iPhone XS and iPhone XS Max

Best iPhone for Photographers iMore 2019

iPhone cameras get better each year. Features such as Smart HDR and an adjustable depth of field are just two of the camera technologies the iPhone XS Max offers making it our most recommended iPhone for smartphone photographers. We've gathered other noteworthy models to help you choose the one that fits your needs best.

Best Overall: iPhone XS Max

iPhone XS Max vs iPhone 8 Plus

The largest of Apple's two current flagship devices offers the most advanced internals found on a large display iPhone to date. The iPhone XS Max features a 6.5-inch (diagonal) all-screen OLED Multi‑Touch display with dual 12MP wide-angle (ƒ/1.8 aperture) and telephoto (ƒ/2.4 aperture) cameras and a 7MP TrueDepth front camera with a ƒ/2.2 aperture.

Among the impressive camera features found on the iPhone XS Max is Smart HDR, which automatically adds more highlight and shadow detail to your photos. It does so using fast sensors, an enhanced ISP, and advanced algorithms. With an adjustable depth of field, the iPhone XS Max can blur the background as much or as little as you want. In doing so, you can create amazing portraits in seconds.

The iPhone XS Max isn't just great at taking photos. It also offers an A12 Bionic chip with a next-generation Neural Engine for fast performance. The chip uses real-time machine learning to transform the way you experience photos, gaming, augmented reality, and more. The phone is up to 50 percent faster than the iPhone X, which was retired in 2018.

Of course, all of these goodies come at a price. The iPhone XS Max is Apple's most expensive handset with a starting price of $1,049. It's available in space gray, silver, and gold.

Pros:

  • Biggest iPhone display to date
  • Great rear- and front-facing camera
  • Blazing fast

Cons:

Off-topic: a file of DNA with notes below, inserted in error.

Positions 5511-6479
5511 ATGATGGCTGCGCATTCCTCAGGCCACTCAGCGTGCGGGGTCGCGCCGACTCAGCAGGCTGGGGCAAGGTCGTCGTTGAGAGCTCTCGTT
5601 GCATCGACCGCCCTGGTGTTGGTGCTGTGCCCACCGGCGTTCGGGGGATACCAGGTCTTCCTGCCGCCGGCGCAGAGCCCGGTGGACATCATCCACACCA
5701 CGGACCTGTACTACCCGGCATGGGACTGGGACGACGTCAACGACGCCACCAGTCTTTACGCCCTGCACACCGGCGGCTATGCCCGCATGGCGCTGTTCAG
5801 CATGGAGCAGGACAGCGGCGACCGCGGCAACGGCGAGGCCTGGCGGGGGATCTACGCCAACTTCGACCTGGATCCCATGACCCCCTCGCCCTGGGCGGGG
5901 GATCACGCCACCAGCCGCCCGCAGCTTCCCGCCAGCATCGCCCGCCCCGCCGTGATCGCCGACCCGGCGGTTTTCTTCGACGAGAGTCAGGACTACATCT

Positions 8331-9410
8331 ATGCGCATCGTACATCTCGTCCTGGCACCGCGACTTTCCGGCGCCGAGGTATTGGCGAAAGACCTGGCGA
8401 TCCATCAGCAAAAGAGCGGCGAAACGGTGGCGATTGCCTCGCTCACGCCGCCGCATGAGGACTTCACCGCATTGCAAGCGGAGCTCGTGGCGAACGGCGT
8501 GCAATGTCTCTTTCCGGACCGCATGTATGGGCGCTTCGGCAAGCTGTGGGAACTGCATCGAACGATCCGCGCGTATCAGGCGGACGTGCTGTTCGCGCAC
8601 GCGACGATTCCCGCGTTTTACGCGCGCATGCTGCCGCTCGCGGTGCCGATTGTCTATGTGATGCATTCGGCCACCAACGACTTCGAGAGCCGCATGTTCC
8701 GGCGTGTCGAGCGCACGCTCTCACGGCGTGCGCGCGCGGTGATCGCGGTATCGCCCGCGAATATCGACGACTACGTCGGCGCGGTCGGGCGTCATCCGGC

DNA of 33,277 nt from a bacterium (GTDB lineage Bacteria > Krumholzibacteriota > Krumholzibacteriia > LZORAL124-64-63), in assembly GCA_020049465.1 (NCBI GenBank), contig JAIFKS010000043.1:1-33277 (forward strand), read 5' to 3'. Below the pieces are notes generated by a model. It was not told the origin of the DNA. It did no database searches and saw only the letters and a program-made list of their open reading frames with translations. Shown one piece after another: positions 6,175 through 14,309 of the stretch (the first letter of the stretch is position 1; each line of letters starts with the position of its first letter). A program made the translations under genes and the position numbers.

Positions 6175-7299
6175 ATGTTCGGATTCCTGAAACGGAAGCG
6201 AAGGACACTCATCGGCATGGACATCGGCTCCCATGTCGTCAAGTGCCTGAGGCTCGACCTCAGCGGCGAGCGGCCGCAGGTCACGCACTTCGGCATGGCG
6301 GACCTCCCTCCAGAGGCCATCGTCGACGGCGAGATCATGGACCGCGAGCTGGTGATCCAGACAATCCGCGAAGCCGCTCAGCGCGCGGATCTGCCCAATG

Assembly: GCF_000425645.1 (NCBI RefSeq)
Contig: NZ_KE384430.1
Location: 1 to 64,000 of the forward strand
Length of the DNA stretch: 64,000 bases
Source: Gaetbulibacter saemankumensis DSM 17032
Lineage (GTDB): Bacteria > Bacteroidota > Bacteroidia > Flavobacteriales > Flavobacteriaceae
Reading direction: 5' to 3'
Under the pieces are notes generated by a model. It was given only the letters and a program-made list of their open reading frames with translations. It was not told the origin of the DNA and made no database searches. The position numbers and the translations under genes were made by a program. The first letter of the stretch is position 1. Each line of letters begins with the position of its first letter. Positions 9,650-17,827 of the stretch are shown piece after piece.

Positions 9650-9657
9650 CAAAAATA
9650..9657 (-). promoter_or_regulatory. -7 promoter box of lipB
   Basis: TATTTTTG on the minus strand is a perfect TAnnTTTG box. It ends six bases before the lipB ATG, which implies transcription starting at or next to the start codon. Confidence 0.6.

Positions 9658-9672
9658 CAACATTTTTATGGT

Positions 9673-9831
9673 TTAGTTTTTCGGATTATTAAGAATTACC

• Pricey
  • Difficult to hold with one hand

Best Overall

iPhone XS Max

Everything bigger

Here's the largest handset Apple has designed to date. Buy this one if you want zero limits!

Runner Up: iPhone XS

iPhone XS

The iPhone XS offers a 5.8-inch Super Retina HD display. Beyond this, it's nearly identical to the iPhone XS Max right down to its multiple cameras on both the front and back. Like the iPhone XS Max (and iPhone XR), the iPhone XS has an A12 Bionic chip with next-generation Neural Engine, Face ID, and wireless charging. For this, you'll pay at least $999, up to $1,349 for the most expensive model.

If you want everything Apple has to offer on a smartphone and have smaller hands (or just prefer a smaller phone), go with this model. Otherwise, photographers should stick with our No. 1 pick above.

Pros:

  • Same camera specs as Max
  • Current flagship

Cons:

  • Expensive
  • Limited color options

Runner Up

iPhone XS

it's the flagship

Buy the iPhone XS if you want Apple's latest and greatest, but don't want the large display of the iPhone XS Max.

Best Alternative: iPhone XR

iPhone XR

The so-called "Goldilock iPhone is a terrific choice for most buyers. However, it doesn't offer the same camera specs as the iPhone XS and iPhone XS Max although it's close.